“Kakampink”: a portmanteau of kakampi and pink. It was originally used to refer only to the supporters of 2022 presidential candidate Atty. Leni Robredo. But not long after, it grew into a nationwide movement of hope—one that went beyond and was much greater than just the 2022 National and Local Elections.
In a country shrouded in fear of a poorly-handled pandemic, extrajudicial killings, natural calamities, and poverty, among others, the kakampink movement featured songs such as Rosas and Liwanag sa Dilim to express the fervent desire for positive change in the country through good governance.
Unfortunately, the events of late have led me to question where the movement’s hopes and convictions have all gone. I am not proud to be a kakampink. At least, not right now.
Just to be clear, this is not because I lost faith in Robredo, the face of the movement. She has proven the sincerity of her intentions for the country, that she is more than capable of realizing her visions regardless of her position, and that I made the right decision to vote for her. Rather, what disturbs me are statements from those who claim to be part of the movement.
Perhaps these started since the results of the elections were announced, but they became more apparent to me last month. When heavy rains triggered flash floods and mudslides in Ifugao, Robredo’s Angat Buhay nongovernmental organization was quick to respond. This prompted kakampinks to express their disagreement, saying those in Ifugao didn’t deserve Robredo’s help, considering she lost the elections by a significant margin there. I brushed these off as a knee-jerk reaction that they didn’t really mean. This was until similar sentiments were shared in relation to the recent earthquake that struck the northern Philippines with its epicenter at Abra, where Robredo lost by an even greater margin.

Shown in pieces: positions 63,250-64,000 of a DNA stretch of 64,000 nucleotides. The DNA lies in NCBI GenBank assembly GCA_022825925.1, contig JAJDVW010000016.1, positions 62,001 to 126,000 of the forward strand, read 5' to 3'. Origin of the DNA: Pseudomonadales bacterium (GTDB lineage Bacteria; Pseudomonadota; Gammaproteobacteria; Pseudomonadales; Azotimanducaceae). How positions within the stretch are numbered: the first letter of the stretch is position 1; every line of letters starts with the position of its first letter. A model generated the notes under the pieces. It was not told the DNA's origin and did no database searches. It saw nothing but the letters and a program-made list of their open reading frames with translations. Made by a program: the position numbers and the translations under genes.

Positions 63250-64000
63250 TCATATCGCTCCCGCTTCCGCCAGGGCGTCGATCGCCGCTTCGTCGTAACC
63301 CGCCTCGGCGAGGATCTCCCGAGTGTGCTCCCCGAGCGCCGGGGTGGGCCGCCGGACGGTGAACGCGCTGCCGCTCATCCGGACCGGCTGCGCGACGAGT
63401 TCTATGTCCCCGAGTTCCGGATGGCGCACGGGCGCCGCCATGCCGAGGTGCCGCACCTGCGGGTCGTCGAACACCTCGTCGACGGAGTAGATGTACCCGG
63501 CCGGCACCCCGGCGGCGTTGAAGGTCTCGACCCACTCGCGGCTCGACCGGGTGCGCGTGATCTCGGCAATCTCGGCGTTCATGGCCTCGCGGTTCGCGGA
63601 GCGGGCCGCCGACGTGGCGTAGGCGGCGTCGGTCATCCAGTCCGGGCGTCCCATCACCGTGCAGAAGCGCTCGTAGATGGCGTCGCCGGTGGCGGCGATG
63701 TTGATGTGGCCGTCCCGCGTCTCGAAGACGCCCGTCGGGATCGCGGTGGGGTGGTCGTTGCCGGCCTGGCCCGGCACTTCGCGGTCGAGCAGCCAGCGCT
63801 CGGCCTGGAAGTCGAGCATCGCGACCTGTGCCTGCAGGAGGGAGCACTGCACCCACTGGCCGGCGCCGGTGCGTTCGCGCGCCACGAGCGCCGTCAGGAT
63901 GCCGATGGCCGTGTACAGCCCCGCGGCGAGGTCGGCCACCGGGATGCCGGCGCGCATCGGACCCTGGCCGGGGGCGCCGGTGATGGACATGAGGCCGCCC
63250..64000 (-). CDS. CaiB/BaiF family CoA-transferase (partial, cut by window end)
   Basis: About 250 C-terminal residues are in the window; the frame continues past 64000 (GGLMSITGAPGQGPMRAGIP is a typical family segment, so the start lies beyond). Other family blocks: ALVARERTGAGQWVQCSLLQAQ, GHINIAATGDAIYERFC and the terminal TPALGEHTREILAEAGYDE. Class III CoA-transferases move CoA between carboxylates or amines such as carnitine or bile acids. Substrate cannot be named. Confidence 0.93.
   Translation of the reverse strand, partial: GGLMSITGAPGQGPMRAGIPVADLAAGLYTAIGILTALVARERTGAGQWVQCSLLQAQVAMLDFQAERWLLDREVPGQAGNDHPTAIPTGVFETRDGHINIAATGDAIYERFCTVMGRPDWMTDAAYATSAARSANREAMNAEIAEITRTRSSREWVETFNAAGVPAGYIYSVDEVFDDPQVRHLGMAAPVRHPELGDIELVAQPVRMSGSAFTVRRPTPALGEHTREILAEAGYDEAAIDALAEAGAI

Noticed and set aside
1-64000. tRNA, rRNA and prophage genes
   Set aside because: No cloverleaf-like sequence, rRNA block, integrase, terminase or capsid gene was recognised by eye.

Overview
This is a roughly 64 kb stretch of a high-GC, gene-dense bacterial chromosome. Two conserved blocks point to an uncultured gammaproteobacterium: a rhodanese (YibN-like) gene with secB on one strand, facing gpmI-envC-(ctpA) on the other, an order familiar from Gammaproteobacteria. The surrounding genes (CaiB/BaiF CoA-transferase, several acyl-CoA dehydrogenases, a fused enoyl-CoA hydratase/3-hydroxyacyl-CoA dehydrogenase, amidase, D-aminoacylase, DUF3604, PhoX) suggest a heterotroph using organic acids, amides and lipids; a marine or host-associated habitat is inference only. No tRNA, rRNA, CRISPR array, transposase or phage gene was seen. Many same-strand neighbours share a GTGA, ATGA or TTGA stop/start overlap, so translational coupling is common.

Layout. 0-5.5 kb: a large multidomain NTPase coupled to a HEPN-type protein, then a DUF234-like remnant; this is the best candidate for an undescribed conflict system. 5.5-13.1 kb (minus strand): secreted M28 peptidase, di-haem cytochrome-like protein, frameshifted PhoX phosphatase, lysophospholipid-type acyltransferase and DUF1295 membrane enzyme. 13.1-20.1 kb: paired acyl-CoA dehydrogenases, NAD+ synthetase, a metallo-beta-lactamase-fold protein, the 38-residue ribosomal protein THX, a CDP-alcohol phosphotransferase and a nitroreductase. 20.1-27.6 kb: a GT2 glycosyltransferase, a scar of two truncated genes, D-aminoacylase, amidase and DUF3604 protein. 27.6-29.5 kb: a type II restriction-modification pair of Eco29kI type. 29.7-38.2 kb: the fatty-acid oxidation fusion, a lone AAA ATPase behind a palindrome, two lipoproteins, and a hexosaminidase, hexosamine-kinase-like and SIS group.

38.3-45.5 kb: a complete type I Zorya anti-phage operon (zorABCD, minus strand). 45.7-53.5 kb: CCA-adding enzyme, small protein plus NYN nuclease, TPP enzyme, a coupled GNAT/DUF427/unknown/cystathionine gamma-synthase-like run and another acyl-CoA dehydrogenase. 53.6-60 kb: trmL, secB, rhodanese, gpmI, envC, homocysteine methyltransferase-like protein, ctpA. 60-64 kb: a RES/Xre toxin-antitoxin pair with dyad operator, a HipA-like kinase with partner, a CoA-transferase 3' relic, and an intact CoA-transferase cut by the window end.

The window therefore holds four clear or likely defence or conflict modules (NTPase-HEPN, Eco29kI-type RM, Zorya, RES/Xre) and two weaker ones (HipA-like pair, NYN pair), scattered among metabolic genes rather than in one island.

Along with these came posts wishing UniTeam supporters worsened financial struggles just so they would understand where they went wrong in choosing who to support—just so they could “wake up” to reality. This happened every time there was news on inflation and increased prices of commodities like oil and sugar. Considering the amount of likes, retweets, and shares that these posts have been getting, it seems to me that the whole thing has been normalized: leaving those displaced or dying to fend for themselves because they “deserve it” and because it doesn’t affect us anyway. That may be the case for the current administration and their high-profile, high-earning allies, but that doesn’t have to be the case for us.
With these people being indifferent to the struggles of their fellow Filipinos, I can’t help but ask what happened to “para sa’yo ang boto ko,” and to wanting the best for the majority. What happened to hope and love? I may not question Robredo’s sincerity, but I do question that of her supporters. We cannot advocate for change when we discriminate based on political preferences and wish ill on others. Otherwise, how are we any different from the Filipinos during martial law who turned their backs on and tortured their fellow Filipinos—the very thing which we condemn? After so many deaths and tragedies these past few years, I don’t believe it is human to wish for anyone to struggle even more—no matter their political stances.
It is important for us to remember that there is a difference between being right and doing what is right. Being on the right side of history is not enough if the future that we help make is founded on hate or a lack of compassion. We need to be careful not to play into the hands of those who wish to revise history by showing their brainwashed believers that they’re right and we’re actually the bad guys.
The fight did not end with the May elections. Our advocacies shouldn’t depend on whether or not our candidates win. Each of us can contribute something meaningful to our society, and that is what we should focus our energies on instead of judging who deserves what. After all, regardless of where our support lies, at the end of the day, we all just want the same thing: a genuinely better country for everyone. Despite my disappointment, I do have high hopes that amid the different crises our country is facing today, together we can reignite the spirit of volunteerism and solidarity to steer us to better paths. Good governance may be one crucial thing, but so is good citizenship. And I hope one day I can say that I’m proud to be a kakampink again.